My Catalan language professor once mentioned that the Eiffel Tower would have been built in Barcelona hadn’t Gustave Eiffel’s proposal been rejected by the local government for fears that the soil would not be able to support its weight and also for the reason that the people didn’t want it. The year later, the project was carried out for the world exposition in the city none other than Paris. It was a relief that the tower wasn’t constructed in Barcelona after all. Otherwise, Antoni Gaudí’s unfinished masterpiece, La Sagrada Familia, would have had another rival as the city’s most prominent landmark.
Despite carefully planning our itinerary for the Barcelona trip, some changes were completely inevitable. Instead of showing them the history of the city in chronological order, we simply jumped from the Gothic period to the 19th-century Modernism. It was simply difficult to save the best for last. So, what we did the first thing in the morning on our second day was to head off to the Sagrada Familia, the biggest tourist magnet of Barcelona. More than 600 years after the Gothic period, the influence of this “cathedral-building” era still persists in the 21st century as we witness the construction of what would be considered the greatest work of Antoni Gaudí’s artistic career: Templo Expiatorio de la Sagrada Familia, an eccentric mixture of Gothic, modernism and Gaudí’s architectural style.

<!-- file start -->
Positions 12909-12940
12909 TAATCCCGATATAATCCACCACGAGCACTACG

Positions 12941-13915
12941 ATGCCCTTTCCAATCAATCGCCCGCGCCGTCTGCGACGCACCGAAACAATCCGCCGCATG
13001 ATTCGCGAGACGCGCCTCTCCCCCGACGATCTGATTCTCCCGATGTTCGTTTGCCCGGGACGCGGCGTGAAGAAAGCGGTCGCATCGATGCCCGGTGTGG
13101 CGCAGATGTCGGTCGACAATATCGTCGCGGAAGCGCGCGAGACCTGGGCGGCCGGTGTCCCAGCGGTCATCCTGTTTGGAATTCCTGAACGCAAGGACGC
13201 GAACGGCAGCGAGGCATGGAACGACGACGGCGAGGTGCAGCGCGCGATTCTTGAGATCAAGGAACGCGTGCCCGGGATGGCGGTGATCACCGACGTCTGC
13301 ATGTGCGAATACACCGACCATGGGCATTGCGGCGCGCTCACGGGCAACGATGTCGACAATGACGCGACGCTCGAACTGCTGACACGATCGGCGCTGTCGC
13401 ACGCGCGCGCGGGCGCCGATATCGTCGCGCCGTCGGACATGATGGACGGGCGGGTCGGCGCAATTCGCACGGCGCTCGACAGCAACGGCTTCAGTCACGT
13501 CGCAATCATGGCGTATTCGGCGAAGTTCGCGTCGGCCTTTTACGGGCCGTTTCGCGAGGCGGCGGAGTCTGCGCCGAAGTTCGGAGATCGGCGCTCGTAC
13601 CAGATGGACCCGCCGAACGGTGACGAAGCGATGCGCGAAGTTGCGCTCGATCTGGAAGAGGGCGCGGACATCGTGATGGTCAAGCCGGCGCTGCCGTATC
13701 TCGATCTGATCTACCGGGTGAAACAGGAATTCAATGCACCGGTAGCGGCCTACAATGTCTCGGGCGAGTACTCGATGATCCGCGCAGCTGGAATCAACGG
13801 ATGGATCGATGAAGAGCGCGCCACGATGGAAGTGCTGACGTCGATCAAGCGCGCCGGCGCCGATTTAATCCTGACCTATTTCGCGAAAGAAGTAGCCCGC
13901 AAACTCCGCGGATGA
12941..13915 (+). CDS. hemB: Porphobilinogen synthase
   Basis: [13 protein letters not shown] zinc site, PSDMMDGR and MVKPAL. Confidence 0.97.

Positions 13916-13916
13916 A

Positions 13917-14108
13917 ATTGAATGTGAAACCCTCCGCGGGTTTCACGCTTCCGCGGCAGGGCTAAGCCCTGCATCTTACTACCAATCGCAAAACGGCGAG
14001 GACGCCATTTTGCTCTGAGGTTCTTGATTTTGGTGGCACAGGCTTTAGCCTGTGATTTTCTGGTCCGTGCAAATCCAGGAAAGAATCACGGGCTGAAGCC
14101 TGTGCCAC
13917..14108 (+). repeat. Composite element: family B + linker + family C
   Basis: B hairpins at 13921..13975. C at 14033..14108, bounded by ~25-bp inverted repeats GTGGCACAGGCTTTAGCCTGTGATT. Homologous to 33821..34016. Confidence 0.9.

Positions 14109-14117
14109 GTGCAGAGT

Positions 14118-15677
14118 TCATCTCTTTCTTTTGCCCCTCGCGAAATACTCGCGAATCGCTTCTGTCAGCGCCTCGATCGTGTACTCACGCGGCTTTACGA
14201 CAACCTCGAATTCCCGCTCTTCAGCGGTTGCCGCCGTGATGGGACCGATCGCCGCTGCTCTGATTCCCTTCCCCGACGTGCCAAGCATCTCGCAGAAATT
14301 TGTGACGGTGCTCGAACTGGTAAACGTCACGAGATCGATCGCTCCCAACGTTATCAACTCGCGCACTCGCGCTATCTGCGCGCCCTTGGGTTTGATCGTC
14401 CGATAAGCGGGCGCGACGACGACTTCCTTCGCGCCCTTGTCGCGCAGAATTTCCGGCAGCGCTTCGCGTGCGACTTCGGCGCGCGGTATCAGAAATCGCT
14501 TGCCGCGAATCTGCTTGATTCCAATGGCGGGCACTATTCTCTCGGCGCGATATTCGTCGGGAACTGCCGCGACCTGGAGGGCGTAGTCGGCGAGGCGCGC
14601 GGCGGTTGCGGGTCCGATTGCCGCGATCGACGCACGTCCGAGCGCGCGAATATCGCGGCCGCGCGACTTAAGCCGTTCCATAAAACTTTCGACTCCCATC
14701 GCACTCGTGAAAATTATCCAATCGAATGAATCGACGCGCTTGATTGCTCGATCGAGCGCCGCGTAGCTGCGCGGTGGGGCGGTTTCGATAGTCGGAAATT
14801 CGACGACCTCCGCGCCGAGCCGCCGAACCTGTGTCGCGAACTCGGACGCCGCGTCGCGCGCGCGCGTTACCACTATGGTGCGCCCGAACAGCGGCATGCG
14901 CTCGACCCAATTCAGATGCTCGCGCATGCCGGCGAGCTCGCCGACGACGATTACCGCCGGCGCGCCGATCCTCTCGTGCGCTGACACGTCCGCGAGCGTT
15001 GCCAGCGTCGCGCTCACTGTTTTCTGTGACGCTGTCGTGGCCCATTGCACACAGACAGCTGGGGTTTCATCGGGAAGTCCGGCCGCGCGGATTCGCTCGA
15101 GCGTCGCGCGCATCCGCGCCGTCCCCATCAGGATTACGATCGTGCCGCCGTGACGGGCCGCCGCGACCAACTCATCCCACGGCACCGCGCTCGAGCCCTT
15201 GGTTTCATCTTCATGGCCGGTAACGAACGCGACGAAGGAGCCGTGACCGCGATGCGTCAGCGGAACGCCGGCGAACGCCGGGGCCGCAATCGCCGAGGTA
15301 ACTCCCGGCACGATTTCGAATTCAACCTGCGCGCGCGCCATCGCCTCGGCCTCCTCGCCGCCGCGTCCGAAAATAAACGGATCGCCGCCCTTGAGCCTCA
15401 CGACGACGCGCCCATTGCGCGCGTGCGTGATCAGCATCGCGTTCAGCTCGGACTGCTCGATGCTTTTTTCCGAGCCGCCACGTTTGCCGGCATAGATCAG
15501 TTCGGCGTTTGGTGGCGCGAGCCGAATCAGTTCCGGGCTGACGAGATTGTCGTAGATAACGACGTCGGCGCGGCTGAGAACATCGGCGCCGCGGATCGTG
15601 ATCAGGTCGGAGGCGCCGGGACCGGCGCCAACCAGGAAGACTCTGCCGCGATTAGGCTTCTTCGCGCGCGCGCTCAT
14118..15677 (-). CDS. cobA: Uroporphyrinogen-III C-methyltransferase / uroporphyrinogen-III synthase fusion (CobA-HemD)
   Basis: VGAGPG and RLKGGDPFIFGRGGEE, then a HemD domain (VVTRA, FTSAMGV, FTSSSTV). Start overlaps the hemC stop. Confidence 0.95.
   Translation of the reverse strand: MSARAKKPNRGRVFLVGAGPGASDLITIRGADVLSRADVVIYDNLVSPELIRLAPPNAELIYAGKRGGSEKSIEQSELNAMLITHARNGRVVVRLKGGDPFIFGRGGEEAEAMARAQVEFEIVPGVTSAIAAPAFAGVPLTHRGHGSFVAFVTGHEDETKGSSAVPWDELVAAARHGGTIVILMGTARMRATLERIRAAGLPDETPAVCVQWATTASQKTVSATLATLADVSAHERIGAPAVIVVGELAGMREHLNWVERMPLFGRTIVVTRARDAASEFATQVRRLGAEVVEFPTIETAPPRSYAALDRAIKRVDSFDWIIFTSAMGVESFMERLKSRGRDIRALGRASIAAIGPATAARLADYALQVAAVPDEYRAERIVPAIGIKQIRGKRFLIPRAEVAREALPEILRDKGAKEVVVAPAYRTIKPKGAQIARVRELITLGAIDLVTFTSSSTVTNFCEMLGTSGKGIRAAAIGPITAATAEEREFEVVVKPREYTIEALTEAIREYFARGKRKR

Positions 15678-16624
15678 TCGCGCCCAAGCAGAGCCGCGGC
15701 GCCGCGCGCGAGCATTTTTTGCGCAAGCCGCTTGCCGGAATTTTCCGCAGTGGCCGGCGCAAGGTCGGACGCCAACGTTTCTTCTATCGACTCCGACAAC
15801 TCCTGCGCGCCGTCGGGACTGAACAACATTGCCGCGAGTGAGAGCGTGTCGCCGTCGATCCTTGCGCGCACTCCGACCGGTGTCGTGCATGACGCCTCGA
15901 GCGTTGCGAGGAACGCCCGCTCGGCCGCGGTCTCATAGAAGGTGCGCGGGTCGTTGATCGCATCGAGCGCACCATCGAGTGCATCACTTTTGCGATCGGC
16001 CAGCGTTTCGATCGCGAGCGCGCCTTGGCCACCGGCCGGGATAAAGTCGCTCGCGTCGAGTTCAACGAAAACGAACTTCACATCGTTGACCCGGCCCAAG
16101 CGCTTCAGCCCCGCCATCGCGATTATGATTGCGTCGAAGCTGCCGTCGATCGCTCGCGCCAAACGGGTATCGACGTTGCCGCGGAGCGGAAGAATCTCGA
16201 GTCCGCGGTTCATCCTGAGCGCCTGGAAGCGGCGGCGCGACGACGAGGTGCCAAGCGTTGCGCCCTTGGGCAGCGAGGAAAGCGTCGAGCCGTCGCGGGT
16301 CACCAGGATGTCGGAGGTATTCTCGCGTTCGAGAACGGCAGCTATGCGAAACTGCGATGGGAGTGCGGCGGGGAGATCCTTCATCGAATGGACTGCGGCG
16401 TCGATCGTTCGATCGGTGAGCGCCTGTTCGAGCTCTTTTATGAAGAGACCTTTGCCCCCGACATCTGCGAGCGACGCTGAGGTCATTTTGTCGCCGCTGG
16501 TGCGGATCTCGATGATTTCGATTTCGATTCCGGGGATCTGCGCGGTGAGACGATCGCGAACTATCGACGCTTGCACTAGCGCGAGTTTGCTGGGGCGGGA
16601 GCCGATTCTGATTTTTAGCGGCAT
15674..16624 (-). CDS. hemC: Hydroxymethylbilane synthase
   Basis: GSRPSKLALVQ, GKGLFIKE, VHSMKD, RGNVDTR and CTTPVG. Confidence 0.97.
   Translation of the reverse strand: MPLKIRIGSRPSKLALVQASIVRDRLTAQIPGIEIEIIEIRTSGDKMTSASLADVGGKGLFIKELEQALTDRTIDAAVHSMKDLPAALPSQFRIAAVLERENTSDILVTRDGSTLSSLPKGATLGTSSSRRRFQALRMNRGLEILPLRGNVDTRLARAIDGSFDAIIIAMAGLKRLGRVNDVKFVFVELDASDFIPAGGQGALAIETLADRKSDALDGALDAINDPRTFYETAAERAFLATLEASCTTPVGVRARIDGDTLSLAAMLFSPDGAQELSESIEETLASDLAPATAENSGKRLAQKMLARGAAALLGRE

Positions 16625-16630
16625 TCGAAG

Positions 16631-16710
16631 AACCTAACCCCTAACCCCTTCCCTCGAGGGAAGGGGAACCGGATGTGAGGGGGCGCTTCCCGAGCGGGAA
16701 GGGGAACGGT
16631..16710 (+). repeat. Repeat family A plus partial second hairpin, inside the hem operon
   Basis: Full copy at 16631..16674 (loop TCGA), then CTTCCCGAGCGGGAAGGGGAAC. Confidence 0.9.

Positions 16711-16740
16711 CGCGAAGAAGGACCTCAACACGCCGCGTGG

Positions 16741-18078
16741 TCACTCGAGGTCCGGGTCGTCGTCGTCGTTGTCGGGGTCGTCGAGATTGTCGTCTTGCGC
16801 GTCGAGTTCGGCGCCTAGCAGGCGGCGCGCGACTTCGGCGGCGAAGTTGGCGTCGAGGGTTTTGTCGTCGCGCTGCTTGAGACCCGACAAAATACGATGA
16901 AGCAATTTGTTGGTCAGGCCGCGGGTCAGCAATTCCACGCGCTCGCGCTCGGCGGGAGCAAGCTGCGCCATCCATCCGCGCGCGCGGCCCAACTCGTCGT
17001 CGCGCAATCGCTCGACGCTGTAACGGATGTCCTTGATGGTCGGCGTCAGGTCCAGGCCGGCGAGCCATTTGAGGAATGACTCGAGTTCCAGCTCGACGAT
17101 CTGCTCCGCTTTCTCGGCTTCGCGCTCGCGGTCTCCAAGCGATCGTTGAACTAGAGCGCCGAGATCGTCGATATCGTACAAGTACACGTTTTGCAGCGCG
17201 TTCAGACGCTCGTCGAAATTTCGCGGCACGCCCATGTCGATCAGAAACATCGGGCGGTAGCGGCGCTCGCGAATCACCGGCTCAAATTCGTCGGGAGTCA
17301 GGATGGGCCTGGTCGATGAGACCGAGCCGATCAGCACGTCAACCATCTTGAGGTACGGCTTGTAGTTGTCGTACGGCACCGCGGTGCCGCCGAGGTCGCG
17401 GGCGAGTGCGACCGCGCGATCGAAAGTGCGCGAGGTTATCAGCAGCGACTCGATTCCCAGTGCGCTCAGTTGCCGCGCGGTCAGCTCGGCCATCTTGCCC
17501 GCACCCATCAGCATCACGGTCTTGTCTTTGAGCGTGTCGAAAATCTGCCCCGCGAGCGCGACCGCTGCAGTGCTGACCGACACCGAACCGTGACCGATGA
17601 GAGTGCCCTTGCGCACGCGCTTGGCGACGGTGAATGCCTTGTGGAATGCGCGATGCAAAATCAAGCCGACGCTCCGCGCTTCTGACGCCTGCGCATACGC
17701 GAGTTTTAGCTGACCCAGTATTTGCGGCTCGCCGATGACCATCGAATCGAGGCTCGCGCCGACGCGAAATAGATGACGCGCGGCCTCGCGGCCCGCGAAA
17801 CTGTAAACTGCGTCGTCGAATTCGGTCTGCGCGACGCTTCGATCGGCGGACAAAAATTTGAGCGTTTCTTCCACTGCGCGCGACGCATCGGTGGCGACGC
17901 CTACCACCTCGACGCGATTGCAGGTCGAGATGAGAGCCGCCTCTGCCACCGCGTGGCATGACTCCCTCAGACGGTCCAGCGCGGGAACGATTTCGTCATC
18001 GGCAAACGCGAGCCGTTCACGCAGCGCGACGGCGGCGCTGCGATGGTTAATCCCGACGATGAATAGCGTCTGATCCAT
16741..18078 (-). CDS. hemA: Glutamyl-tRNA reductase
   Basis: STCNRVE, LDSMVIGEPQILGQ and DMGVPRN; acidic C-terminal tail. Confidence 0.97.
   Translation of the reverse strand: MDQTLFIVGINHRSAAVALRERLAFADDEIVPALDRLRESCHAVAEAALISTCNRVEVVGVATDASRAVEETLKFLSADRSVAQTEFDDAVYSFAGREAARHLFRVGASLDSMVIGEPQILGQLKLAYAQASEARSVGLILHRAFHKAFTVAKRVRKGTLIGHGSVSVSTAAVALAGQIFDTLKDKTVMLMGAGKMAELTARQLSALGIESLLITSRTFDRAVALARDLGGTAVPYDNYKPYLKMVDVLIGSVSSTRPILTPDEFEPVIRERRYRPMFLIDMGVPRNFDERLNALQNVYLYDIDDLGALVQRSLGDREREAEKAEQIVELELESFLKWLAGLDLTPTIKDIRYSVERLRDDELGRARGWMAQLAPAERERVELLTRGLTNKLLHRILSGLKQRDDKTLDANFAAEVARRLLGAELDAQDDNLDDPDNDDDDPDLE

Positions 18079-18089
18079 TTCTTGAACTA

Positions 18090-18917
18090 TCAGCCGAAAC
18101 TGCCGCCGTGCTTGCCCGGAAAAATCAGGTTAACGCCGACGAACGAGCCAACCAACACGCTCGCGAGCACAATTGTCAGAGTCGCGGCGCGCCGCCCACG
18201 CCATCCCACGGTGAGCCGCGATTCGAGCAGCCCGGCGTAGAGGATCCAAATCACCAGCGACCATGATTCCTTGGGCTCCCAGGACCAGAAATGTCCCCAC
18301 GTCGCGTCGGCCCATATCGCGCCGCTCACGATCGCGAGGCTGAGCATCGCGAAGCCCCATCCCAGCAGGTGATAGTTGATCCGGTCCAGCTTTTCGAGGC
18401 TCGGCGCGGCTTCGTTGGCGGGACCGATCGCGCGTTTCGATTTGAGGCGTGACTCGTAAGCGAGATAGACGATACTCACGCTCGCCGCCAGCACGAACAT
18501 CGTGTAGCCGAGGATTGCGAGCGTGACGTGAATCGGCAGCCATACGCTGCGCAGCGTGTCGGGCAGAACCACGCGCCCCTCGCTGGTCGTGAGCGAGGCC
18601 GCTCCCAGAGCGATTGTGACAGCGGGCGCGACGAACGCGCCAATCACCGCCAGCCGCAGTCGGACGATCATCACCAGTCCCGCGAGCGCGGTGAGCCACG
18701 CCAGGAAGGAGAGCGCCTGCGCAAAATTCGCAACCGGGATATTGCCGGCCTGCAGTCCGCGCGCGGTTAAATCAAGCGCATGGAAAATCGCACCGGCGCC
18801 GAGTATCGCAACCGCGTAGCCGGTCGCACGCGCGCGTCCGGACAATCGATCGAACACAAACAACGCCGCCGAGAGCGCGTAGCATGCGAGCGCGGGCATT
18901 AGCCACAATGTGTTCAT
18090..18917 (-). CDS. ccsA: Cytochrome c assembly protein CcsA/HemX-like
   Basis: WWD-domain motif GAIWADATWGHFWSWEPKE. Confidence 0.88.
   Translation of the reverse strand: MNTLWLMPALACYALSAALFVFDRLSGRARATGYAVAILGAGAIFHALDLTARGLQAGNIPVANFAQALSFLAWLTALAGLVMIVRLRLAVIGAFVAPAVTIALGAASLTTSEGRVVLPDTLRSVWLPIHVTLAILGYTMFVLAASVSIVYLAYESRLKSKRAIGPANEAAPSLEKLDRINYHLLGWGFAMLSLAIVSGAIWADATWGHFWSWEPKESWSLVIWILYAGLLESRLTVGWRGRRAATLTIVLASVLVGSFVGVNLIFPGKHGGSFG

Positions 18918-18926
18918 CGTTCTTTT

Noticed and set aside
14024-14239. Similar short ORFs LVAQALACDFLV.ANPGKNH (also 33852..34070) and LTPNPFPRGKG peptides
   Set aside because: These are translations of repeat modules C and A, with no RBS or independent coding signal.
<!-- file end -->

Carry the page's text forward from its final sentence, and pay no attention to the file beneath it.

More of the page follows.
While many people are led to think that this is actually the cathedral, Gaudí’s building is simply a temple dedicated to the Holy Family. When I first came to the city in 2007, it was hardly imaginable that a big part of the construction would have been finished in a short span of time. Finally stepping into its brightly-lit interiors, I felt like being in a place I had never been before. With all the natural light that flooded the stained-glass windows, I instantly felt connected with nature as the towering pillars resembled big trunks of trees sprawling along the aisle. I experienced yet another “Stendhal syndrome” moment.
While many churches suffered the anarchist attacks on Barcelona, Gaudí’s monumental temple (that even dwarfs the main cathedral) has survived and still continues to rise to this day. Of course, not everyone was pleased at the sight of this humongous construction whose facade somehow resembles a melted candle. In fact, some writers showed their disgust on the building by considering it as “one of the most hideous constructions ever built” and that “the anarchists showed such a bad taste by not blowing it up when they had the chance to”. But I personally like the Sagrada Familia, realizing how this pious architect poured his entire life to achieve what was yet to become the greatest work of his career.
Considering his architectural works scattered around the city, it is no wonder that Gaudí has become synonymous with Barcelona. As my mother and her friend were left fascinated by the Sagrada Familia, we continued walking around the barrio until we ended up along the grand boulevard of Passeig de Gràcia. While Gaudí has pretty much represented the Modernisme period, there were also other names that gave Barcelona a new architectural identity.